Mary Ellen’s Eulogy

EULOGY for BETTE

Bette was a very dear friend of mine.

She came into my life in 1980,…on the first day of the 96th New Jersey State Police academy.  We met, and found out that we had grown up, not one mile away from each other.  Even played in the same playground, but had never met…….we’ve been friends since.

During Bette’s career with the State Police ,  she always went above and beyond  whatever  her  job required.

She went back to school…nights, days, weekends…until she earned her Masters degree. ..while working… and  still managed to keep in touch with classmates.  She took it upon herself to plan… and keep our “yearly class reunion”                     a tradition. (she planned,… made all the calls and e-mails)

During her role as a friend, she always went above and beyond…to be there…and to help when needed.  Or to just be there to hang out

As my friend, she supported me through several illnesses… with emotional support …and lots of prayers.     As I was recovering, Bette was very encouraging and pushed me to get up and out in the world again.  She was ALWAYS there for me. She gave ME…hope and inspiration  when I needed it.

Bette was also fun to hang out with. It was always an adventure ,   whether it was finding a new hiking  trail , checking out a winery, picking up sea glass and seashells on the beach, and then making something out of it, or learning how to make stained- glass windows.     She wanted to take in as much of life as she could           and she did.

 

She had a successful career, marriage, family, and a slew of friends…..she touched many lives.  and she helped countless people.

No matter what your affiliation was with Bette, she connects us all,     through her values,   her gifts,   and her faith.

SHE IS NOW ON HER LAST PATROL…..

SHE RESPONDED TO GOD’S CALL.

AMEN

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Richard’s Eulogy

EULOGY FOR BETTE WELCH

MARCH 17, 2015, CHURCH OF THE ASSUMPTION

My name is Richard Sacher, and I am Bette’s oldest brother. Matt has asked me to share a few of my family memories of Bette, with all of you.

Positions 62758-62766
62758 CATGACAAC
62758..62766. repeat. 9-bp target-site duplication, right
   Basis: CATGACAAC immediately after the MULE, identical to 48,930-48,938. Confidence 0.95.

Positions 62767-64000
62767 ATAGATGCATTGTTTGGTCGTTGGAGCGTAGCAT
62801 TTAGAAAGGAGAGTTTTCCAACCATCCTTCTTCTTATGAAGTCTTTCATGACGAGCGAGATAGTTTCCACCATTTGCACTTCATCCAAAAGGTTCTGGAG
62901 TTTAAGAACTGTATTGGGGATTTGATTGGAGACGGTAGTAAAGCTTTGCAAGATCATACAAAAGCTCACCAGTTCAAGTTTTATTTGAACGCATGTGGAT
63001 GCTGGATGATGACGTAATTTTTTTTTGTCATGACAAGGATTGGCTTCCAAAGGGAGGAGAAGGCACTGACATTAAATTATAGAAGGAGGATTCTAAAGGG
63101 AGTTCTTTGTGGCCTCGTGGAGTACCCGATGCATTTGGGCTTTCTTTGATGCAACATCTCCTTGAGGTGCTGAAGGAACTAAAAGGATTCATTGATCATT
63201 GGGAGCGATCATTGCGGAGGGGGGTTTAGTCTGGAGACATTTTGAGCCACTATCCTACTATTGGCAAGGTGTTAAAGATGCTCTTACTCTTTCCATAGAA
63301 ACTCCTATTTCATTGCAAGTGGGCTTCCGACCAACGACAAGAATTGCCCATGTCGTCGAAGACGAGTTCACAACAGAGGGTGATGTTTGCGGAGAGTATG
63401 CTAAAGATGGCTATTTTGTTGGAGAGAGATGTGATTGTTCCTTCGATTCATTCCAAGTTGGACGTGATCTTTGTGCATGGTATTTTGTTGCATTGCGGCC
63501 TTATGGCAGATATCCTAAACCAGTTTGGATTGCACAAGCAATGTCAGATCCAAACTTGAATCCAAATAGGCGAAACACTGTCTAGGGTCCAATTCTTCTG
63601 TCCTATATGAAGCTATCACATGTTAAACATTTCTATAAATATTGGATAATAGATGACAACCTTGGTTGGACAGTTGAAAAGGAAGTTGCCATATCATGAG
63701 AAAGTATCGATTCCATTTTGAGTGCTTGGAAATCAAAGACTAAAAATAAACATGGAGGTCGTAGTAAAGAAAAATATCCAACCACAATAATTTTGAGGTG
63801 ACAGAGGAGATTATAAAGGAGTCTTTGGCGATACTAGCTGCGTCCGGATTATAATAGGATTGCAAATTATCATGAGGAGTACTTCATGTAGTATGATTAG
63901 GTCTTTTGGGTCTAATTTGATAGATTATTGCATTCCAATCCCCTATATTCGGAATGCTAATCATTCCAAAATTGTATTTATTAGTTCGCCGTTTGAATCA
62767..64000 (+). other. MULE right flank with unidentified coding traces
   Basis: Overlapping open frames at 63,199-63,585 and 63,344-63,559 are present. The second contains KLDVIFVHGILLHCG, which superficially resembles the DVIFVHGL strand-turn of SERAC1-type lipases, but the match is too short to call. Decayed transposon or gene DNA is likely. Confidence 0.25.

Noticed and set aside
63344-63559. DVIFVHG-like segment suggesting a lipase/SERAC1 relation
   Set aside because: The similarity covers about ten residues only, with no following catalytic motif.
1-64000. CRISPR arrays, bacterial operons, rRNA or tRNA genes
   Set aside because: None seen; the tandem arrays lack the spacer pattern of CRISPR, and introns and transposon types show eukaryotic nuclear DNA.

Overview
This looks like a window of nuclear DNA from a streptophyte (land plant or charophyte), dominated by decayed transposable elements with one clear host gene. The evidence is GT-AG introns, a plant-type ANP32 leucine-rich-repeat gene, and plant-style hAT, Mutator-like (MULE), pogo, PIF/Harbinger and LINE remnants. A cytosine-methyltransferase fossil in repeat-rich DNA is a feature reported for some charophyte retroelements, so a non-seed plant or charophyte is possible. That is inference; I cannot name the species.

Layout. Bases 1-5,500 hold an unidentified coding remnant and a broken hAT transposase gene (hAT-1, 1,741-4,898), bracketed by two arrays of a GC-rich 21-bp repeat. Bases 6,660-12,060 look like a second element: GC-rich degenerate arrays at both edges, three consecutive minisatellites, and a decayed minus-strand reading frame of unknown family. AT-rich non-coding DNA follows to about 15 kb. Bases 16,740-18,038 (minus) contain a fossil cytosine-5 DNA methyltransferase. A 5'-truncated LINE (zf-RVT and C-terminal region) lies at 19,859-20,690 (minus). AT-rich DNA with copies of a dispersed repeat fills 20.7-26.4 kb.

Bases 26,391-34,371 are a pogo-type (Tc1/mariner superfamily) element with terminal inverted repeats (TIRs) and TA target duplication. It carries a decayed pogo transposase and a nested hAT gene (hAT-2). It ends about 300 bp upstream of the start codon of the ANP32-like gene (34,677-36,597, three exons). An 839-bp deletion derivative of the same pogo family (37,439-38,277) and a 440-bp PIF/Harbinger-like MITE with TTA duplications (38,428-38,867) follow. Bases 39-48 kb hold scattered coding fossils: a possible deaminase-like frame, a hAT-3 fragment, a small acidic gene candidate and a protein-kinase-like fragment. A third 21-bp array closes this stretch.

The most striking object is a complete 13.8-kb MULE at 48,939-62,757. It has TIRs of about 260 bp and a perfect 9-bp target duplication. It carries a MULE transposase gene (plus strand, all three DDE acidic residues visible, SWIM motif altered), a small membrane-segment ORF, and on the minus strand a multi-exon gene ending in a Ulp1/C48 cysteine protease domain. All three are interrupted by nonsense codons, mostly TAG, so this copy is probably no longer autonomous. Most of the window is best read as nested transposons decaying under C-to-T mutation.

I was 13 years old, and we were living in Jersey City, when Bettylou was born. Bette was named for her grandmothers, Eizabeth and Louise.

With four older brothers, Richard, Bobby, Tommy and Jerry,  Bette was destined to learn very quickly how to compete with all the boys in the house. Looking back now, I can see that this was a powerful influence on her as she grew into a young adult. Bette was still a baby when we left Jersey City for the country…and we moved to Sayreville, N.J.

As a child, Bette could be very fussy about what foods she would eat, and I often could not get her to drink her orange juice. One day I decided to pour her orange juice into a tall beer glass, topped off with a nice thick head of whipped eggwhites. That did the trick…as long as the juice looked like that tall glass of beer that Dad always enjoyed, Bette would drink it.

This brilliant deception backfired badly when Bette was being evaluated for entrance into first grade. When the psychologist asked Bette, “What do you do with an egg?”, Bette answered, “You put it in orange juice.” This was why Bette flunked her first grade entrance exam, and thanks to me, was held back for a year. I have been hearing complaints about this ever since!

I soon graduated from St Mary’s High School in South Amboy, and I left home to enter a monastery to become a Trappist monk. After four years of Latin and Greek, singing and praying, theology and scripture, I returned home to begin college at Rutgers where I majored in horticulture. By this time, Bette was a young teenager.

I remember how every Christmas, when I would drive out to the woods in search of a Christmas tree, Bette would beg to go along. We would find a suitable spruce or juniper tree to cut down…and Bette always wanted to have the last few swings of the axe, so SHE could make the tree fall to the ground. Our house had cathedral ceilings, but the trees were always too big, and we struggled to get them home.